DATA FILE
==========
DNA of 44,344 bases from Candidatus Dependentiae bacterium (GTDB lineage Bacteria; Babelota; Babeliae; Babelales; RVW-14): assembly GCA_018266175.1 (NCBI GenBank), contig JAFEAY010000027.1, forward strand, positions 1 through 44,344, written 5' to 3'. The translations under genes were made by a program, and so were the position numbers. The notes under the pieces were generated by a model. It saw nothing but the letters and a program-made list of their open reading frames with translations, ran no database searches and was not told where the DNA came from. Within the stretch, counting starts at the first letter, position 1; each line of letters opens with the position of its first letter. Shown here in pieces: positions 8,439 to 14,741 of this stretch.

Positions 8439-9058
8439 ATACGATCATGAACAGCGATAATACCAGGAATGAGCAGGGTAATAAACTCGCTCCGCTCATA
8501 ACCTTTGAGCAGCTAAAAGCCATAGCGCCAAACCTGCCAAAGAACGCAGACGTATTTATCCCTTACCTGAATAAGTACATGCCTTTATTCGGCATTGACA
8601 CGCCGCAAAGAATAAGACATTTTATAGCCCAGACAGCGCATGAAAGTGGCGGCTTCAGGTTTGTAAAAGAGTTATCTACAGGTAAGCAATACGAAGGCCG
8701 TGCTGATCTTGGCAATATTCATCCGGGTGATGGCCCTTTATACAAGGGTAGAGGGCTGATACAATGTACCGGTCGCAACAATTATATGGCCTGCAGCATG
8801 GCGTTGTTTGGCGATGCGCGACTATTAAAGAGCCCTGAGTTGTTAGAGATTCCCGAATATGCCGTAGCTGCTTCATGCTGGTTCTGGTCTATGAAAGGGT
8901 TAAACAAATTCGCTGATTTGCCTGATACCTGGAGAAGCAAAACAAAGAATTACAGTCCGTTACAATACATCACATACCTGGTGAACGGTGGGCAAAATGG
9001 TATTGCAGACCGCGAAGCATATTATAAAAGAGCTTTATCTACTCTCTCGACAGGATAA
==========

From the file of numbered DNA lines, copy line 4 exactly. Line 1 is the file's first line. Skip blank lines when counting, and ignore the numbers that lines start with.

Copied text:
8501 ACCTTTGAGCAGCTAAAAGCCATAGCGCCAAACCTGCCAAAGAACGCAGACGTATTTATCCCTTACCTGAATAAGTACATGCCTTTATTCGGCATTGACA